It has been decreed that “Britpop” is twenty years old this year and it, therefore, is time for lots of journalists to look back and either fondly reminisce about the time when some genuinely great music, the sort of thing that exists only on the fringe these days, became mainstream or decide that it was a fake, faux-patriotic pile of claptrap that allowed lots of substandard indie bands to jump on the bandwagon. The truth, as always, lies somewhere in-between the two absolutes and it’s all a matter of opinion as to which end of the scale it actually rests. I have read quite a few articles with interest and have been surprised by the harsh tone of some of them, especially Taylor Parkes’ enjoyable assassination, “A British Disaster: Blur’s Parklife, Britpop, Princess Di & the 1990s” for The Quietus, and they have inspired me to commit my thoughts to writing, mainly because that era of music is very close to my heart. Firstly, I have to say that I loathe the term “Britpop”. It is not only a bit of a naff term, it seems to have a huge amount of negative connotations these days, only really representing the most popular and plastic aspect of British musical culture at the time. However, after the domination of primarily American music from the grunge movement in the early nineties (Nirvana, Pearl Jam, Soundgarden et al), the fact that there was a mainstream shift in popular taste from the US bands (which arguably ended when Kurt Cobain decided to take his own life in April 1994) to up and coming home-grown talent, such as Blur, Suede and, yes, Oasis, all appeared to offer something fresh, new and unashamedly British, all steeped in the legacy of The Beatles, The Kinks, David Bowie, The Buzzcocks and The Jam.
It’s all a bit vague as to when Britpop actually started and it’s pretty much a certainty that there was no cynical attempt to start a movement from any of the bands involved. Oasis and Blur, the two heavyweight contenders of Britpop who the media seemed to mainly concentrate upon, came from two very different places in their career. The rookie Noel Gallagher, with a bunch of songs he wrote whilst being a roadie with Inspiral Carpets together with his brash brother couldn’t have a clue of how successful “Definitely Maybe” was going to be. Blur, working on their third album which was, essentially, their last shot at making it in the music industry, were just trying to write a good album that would finally get them into the big time or, at the very least, get them a new record deal. Both had aspirations, I’m sure, but the origins of the two bands couldn’t be more different. Oasis’ brand of working-class confidence and swagger against Blur’s tales of detachment, alienation and human fragility; the northern salt-of-the-Earth Oasis against the posh art-school mockney Blur were a sensationalist newspaper and music magazine’s wet dream. For people who really knew the music scene, though, there was an awful lot more to it than just Blur and Oasis and those who got caught up in the near football-club polarised rivalry of which tribe you belonged to were missing the bigger picture anyway.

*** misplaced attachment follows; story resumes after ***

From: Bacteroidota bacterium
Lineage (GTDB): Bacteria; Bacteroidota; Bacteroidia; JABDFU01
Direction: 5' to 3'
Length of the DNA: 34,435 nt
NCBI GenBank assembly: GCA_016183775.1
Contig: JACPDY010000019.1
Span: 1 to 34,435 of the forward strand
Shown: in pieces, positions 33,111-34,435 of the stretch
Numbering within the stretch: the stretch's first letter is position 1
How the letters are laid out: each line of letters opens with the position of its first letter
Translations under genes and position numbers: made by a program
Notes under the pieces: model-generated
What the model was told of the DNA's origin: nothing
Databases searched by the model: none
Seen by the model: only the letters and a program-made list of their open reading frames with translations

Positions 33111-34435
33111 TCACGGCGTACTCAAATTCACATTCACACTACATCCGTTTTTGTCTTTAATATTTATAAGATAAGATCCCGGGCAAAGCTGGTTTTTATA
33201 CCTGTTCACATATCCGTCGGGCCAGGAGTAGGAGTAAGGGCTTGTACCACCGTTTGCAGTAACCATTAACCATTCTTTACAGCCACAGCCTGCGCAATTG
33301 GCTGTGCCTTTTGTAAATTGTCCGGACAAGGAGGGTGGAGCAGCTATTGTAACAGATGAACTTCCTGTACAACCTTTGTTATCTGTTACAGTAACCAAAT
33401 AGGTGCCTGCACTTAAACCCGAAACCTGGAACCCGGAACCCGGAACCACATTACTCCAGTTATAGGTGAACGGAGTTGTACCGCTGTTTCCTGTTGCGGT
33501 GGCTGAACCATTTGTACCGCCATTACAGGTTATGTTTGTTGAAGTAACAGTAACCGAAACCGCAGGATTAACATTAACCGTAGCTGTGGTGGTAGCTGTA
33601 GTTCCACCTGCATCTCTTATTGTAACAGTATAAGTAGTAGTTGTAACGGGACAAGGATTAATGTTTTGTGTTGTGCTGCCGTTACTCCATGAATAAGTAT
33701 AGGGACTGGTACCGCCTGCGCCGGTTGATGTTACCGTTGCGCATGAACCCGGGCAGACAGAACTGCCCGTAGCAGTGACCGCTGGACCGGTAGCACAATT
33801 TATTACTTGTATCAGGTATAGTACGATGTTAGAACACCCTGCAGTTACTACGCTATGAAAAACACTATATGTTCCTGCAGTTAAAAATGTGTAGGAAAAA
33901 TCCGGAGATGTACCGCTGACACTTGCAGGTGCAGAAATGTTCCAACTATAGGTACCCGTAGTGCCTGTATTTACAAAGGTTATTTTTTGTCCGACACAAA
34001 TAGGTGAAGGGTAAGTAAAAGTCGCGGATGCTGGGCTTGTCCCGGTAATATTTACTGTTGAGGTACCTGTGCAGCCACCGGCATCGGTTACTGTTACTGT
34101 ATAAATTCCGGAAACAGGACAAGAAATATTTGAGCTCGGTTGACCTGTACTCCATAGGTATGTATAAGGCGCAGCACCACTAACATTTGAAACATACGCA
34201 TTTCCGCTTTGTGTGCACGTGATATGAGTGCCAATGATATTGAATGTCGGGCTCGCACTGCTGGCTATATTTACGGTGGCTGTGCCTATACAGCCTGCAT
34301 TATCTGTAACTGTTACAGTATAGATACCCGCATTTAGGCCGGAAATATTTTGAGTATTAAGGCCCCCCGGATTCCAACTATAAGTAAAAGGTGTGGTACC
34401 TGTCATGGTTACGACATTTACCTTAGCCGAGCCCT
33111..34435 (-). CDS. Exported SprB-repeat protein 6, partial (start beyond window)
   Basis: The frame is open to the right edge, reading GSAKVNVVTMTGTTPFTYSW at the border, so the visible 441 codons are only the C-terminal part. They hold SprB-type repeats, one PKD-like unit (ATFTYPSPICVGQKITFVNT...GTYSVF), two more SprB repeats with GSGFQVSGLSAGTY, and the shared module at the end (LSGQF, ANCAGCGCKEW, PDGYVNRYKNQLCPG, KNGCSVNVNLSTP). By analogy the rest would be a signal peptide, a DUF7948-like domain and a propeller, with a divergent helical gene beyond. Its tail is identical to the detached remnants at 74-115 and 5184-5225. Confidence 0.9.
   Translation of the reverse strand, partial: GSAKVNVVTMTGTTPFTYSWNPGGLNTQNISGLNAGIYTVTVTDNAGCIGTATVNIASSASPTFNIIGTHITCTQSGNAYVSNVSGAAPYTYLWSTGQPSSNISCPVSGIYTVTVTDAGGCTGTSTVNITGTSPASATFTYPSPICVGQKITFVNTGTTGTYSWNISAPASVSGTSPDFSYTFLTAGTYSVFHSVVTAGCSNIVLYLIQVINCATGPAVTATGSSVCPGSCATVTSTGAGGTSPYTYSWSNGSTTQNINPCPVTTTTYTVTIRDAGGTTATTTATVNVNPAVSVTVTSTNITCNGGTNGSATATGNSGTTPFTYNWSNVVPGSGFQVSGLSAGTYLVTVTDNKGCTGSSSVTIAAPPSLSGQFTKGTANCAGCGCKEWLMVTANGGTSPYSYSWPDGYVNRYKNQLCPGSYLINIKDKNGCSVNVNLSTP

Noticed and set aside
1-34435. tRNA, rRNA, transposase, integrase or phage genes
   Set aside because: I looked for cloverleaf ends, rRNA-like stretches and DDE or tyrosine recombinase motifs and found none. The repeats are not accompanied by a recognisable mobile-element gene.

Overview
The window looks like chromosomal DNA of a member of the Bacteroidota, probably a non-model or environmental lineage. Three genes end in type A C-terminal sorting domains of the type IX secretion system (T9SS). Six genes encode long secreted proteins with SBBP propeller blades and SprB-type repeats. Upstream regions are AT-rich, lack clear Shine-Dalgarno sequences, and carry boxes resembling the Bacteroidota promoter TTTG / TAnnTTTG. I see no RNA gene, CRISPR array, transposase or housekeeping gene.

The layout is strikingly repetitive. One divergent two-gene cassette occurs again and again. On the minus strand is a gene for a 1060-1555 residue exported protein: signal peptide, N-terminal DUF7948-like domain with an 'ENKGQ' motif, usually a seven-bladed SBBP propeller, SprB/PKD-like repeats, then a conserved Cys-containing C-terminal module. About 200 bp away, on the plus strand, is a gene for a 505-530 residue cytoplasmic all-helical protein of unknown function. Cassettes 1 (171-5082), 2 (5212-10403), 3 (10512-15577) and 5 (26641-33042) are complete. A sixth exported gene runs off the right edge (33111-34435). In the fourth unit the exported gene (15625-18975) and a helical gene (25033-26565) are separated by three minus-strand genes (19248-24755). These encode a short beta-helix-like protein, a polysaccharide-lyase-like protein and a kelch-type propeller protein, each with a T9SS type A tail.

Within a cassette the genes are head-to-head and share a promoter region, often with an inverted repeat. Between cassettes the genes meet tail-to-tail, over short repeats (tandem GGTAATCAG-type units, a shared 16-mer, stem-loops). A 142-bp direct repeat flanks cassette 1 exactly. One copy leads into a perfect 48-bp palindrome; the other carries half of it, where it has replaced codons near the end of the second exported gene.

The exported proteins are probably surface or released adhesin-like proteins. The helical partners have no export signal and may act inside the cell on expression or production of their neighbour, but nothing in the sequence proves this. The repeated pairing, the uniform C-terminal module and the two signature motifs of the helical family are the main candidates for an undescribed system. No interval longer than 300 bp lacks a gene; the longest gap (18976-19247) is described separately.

I turned 19 years old in the summer of 1994, still smarting from the death of Kurt Cobain. I had started working in a record store in Coventry and was a fierce advocate of ‘proper’ guitar music, having embraced the grunge scene wholeheartedly, after a childhood of Beatles and Bowie and my formative mid teen years spent listening to Alice Cooper, Guns ‘n’ Roses and Extreme. When I heard Oasis’ “Rock ‘n’ Roll Star” and “Shakermaker” for the first time, I thought they weren’t bad, but they seemed a little basic and cartoonish. That all changed when I heard “Slide Away” and “Live Forever”, usually at top volume at a city centre pub with work colleagues and those songs, together with “Cigarettes & Alcohol”, T-Rex riff and all, turned me into a believer. The first Blur songs I heard, “Girls and Boys” and “Parklife” made me instantly hate them; Damon’s mockney singing voice made it sound as if they were taking the piss. Then, one day, I happened to hear “End Of A Century” and liked it. Really, really liked it, much to my annoyance. I reluctantly spent the pittance I got paid for my part-time job on a copy of “Parklife” and realised what an idiot I had been, as I melted to the sound of “Badhead”, “To The End” and “This Is A Low”.
1994 turned into an incredible year for music with Suede releasing their seminal “Dog Man Star”, Elvis Costello producing the magnificent “Brutal Youth”, Portishead’s trip-hop revelation “Dummy” expanding my musical horizon and the Manic Street Preachers’ life-changing masterpiece “The Holy Bible” also being released; all four albums, I have to say, being way more important to me than both the Blur or Oasis releases at the time, as good as they were. Then, of course, there were still excellent albums coming in from the USA, such as Green Day’s “Dookie”, Grant Lee Buffalo’s “Mighty Joe Moon”, R.E.M.’s “Monster”, Weezer’s self-titled “Blue” album, Jeff Buckley’s sublimely beautiful “Grace” and Soundgarden’s “Superunknown” featuring the huge MTV hit, “Black Hole Sun”. Considering the amount of non-British albums that dominated my trusty portable cassette player (I couldn’t afford a real Sony Walkman), it didn’t exactly feel as if the Brit bands had quite conquered the world. Indeed, one of the most highly anticipated albums of the year, The Stone Roses’ “Second Coming” was a massive disappointment to Stone Roses fans and a bit of a commercial flop compared to what it could have been. It really should have been one of the most important British bands in recent history heading a resurgence in British music, but it turned out to be a bit of a damp squib for many people, with guitarist John Squire seemingly having listened to a lot of Led Zeppelin records prior to making an album jam packed with Jimmy Page-esque blues-rock riffs. Actually, I really quite liked it.